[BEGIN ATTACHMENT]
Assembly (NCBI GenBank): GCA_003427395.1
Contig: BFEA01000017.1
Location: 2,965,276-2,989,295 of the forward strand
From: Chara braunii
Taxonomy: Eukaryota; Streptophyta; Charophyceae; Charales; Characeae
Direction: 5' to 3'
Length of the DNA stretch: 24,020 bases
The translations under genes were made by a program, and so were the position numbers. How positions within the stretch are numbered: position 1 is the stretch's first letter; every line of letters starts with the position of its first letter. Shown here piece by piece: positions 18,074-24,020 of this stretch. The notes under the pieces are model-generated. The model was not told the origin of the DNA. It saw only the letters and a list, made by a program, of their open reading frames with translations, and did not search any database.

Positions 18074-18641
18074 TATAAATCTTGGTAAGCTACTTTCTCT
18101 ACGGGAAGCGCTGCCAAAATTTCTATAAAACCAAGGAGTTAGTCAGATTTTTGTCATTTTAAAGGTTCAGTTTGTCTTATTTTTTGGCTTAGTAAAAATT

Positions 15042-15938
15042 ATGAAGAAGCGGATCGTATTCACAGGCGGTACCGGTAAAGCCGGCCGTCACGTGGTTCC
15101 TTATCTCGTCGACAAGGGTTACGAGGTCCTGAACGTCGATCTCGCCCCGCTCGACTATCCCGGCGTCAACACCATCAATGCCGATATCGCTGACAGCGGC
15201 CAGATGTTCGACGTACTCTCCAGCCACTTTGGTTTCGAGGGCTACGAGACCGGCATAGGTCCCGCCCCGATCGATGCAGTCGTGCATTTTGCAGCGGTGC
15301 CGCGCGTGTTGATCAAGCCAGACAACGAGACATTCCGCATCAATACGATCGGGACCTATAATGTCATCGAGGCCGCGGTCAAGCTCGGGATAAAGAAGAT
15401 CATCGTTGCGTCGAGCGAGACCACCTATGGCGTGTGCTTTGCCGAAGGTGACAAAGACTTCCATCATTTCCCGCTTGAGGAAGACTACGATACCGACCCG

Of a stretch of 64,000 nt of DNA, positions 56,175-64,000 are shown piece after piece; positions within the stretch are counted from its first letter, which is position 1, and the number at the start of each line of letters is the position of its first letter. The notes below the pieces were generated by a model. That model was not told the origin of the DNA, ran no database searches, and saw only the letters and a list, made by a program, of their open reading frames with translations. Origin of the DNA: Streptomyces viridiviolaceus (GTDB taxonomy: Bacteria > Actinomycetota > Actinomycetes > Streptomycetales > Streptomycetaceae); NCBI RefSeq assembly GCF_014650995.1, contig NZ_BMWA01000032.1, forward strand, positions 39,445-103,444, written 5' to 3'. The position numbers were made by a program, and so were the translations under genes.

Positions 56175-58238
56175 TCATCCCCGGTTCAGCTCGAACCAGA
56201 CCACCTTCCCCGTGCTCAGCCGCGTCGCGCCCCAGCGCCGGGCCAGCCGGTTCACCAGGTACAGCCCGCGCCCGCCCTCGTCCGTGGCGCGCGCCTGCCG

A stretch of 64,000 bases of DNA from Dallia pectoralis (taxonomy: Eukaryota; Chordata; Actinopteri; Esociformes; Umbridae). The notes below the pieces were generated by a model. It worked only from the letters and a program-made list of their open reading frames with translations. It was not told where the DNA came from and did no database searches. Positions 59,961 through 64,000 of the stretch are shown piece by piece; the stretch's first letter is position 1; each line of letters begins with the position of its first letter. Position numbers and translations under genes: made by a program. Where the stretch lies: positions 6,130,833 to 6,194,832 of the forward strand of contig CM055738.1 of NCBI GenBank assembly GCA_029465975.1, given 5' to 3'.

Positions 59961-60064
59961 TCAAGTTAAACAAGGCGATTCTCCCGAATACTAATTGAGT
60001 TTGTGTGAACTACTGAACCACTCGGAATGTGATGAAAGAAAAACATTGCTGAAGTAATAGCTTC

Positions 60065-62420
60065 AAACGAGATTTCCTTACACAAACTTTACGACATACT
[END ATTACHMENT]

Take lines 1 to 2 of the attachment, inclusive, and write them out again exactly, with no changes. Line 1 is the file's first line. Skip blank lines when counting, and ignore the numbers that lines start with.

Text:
Assembly (NCBI GenBank): GCA_003427395.1
Contig: BFEA01000017.1